What's The Ideal Relationship Between Franchisor And Franchisee?

by Sufyan Yousaf 29th of October, 2015

Buying a well-established business can be a great way to negate some of the risks associated with starting an endeavour from scratch. Moreover, looking into franchises for sale can offer even more security due to the fact that the business is backed up by a larger overarching story of success.

While there's a host of due diligence to carry out before buying a franchise, what's the ideal foundation for a relationship between franchisee and franchisor?

Most franchise contracts will stretch across three to five years.


A commercial marriage


The Franchise Council of Australia explained that the best arrangements start with the right kind of contract. The terms of such an agreement can be over any given time period, but most will typically settle for one that lasts for between three and five years.

In that time, the most important factor to establish is mutual respect. A bad franchisee can impact the wider business interests of the overarching company, while a poor franchisor will have little direction and may even let quality control suffer.

Consequently, there's certainly a balance to be struck, with the most healthy franchise relationships set on shared high standards.

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Getting communication right


Communication is often reserved for the digital space in today's world, but Entrepreneur contributor Mark Siebert explained that it's best to have as much face-to-face dialogue as possible in the franchise environment.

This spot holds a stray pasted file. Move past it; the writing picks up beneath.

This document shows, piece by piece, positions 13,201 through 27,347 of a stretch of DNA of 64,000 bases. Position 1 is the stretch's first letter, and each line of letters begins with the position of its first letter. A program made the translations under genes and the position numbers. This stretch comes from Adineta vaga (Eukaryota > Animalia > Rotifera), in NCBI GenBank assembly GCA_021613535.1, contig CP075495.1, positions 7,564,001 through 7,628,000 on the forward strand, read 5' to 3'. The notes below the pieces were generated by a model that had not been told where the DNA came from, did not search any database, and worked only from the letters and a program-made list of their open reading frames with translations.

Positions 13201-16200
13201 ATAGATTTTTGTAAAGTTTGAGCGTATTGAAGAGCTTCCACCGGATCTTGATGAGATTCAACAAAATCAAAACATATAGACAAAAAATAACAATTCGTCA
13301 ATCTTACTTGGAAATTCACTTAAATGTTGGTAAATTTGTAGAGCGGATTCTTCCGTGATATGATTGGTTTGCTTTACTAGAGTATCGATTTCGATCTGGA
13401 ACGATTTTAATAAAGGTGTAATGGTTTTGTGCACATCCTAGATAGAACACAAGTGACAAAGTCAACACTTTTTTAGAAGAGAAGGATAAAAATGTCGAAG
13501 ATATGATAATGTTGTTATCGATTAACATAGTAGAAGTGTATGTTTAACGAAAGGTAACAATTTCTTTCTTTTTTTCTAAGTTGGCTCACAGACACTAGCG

If you're looking at becoming a franchisee, assessing whether there'll be direct links with you and those in charge of the parent company is a must. A lack of communication can lead to failure, and those that have a solid network to offer their partners with will be the most effective franchisors.

Effective communication between franchisees and franchisors is a must.



Providing room to breathe


While the parent company can occasionally step in and lend a helping hand if need be, the quality of any franchise is dictated by the business decisions it makes. MSA Worldwide suggested that it's best to create an environment where the franchisee doesn't feel stifled, and is able to make choices of their own accord.

It's important to remember that there's a contractual agreement at play, and ensure that each entity is allowed to operate as its own business first and a collective second.

Ultimately, buying a franchise can certainly be a savvy decision, and provide an extra safety net for those who may not have a huge amount of experience running a business. However, while it may be a touch easier to achieve success, that's only possible after establishing a solid working relationship between franchisee and franchisor.


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